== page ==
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Listen and silence sound the same

Sitting here on a seemingly quiet Sunday morning. I ponder silence and communication. In the past several months my experience of these two states has stretched my concepts and understanding of them, and I continue to be amazed and curious at the complexities thereof. What is communication? Is it the act of speaking, being herd, seeking of attention, etc. and what makes it effective? What is silence? Is it quiet amidst noise, listening, being still, etc.and how does silences occur? Can communication happen in silence and can silence exist without any form of communication, including that of ones internal dialogue to oneself? When you communicate are you being herd, are you saying what you really mean, and does your communication work? When you are listening are you silent or is the stream of inner communication interfering with the communication that is taking place in front of you? These are some of the questions that have arisen as of late, partly due to my new circumstances, which require a whole new level of communication as I embark on “directing” my care. Communication now on a daily basis is my lifeline and there is little room for error, consequently the new awareness and interest in our curious communication patterns.
In addition to my direct perceptions I had the pleasure of meeting and “speaking” with Baba Hari Das of Salt Spring Center of Yoga recently, where the parameters of everyday communication are out of the norm as he had chosen a vow of silence over thirty years ago. When I queried as to the purpose/intention of this vow his friend replied that after a very disturbing incident of violent communication with some villagers due to a miscommunication on their part he took the vow for one year. During that time it became very apparent to him the waste and leakage of prana-lifeforce that occurs due to humans misdirected and non-essential communication, at which time he chose to extend his vow indefinitely.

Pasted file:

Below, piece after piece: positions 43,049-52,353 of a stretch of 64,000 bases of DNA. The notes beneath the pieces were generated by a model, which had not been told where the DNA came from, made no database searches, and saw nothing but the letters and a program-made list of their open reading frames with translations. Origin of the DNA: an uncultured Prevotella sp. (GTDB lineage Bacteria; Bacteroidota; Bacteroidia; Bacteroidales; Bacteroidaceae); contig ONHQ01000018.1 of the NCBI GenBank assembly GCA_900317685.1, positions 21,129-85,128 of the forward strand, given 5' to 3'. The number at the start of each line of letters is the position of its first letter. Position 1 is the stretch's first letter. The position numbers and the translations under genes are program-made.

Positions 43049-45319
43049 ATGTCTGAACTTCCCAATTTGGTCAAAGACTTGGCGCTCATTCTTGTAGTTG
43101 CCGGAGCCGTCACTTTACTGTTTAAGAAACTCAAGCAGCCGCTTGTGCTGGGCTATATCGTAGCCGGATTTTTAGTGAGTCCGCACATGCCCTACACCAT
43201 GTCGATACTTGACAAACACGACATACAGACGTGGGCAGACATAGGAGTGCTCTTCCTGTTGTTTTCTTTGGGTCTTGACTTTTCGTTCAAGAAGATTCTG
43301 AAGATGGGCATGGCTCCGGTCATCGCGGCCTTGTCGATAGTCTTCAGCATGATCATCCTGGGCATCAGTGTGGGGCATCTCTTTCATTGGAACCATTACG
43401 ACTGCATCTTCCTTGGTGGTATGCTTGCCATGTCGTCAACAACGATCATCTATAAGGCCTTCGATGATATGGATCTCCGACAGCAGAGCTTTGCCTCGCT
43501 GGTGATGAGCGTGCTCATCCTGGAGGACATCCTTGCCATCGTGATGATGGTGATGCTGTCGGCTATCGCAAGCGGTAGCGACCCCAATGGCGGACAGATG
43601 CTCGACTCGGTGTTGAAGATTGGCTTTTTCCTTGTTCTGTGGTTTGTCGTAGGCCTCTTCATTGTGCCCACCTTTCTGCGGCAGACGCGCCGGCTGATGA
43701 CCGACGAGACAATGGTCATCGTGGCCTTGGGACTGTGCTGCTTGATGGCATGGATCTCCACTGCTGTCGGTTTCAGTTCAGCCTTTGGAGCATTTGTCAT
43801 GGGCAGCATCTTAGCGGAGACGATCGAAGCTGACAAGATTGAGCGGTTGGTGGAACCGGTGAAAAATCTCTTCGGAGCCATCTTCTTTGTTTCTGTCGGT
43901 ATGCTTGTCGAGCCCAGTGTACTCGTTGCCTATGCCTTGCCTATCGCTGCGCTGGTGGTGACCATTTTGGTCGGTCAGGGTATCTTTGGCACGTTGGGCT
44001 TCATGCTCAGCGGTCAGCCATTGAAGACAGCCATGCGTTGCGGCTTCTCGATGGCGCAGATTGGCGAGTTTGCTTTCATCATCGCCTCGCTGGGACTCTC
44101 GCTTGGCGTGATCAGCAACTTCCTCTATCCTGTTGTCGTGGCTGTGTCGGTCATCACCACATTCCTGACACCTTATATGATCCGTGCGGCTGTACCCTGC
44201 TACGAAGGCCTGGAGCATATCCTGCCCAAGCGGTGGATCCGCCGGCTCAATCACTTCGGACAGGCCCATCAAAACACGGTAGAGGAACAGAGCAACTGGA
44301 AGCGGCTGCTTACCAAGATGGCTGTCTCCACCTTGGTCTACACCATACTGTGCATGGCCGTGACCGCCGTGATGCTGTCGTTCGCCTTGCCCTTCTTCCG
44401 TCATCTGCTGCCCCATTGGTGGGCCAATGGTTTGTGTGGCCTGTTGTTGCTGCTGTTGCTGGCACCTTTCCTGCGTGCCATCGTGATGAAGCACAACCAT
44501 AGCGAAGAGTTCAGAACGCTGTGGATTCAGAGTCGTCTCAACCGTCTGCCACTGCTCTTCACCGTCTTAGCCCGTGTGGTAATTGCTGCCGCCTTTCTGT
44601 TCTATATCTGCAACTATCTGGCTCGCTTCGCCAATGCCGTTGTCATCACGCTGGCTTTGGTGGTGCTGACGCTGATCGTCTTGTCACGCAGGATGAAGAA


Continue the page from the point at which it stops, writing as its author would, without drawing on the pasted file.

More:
After close scrutiny and assessment of my own communication “styles” I have to admit a vague sense of concern at the purity of my spoken word. The barometer that I use as a backdrop of the highest standards in his regard is the Yamas and Niyamas of the Yoga Sutras authored by Patanjali. These ancient writings and their perennial wisdom are profound tools for living for anyone, anytime, anywhere.
Incorporating guidelines for things to avoid (yamas) and things to observe (niyamas) these first two limbs from the tree of Ashtanga yogic practices are essential foundations for personal conduct and inner harmony..
The guideline of the second yama of Satya or truthfulness may seem obvious to most law abiding citizens, however looked at more thoroughly it becomes apparent that there is more to truth than merely avoiding outright lies or skipping a few years off on your age. The practice of Satya I feel, is a moment to moment reflection of both my internal and external dialogue with the following questions in mind:

Is this truthful?

Am I exaggerating, rationalizing, and being pretentious or deceitful in any way?

These are not the easiest questions to deal with in the heat of an emotional discussion let alone or on a day to day basis as we weave our way through the tapestry of life.

The smallest act of deception or untruthfulness however creates much more misery and confusion than it is worth. .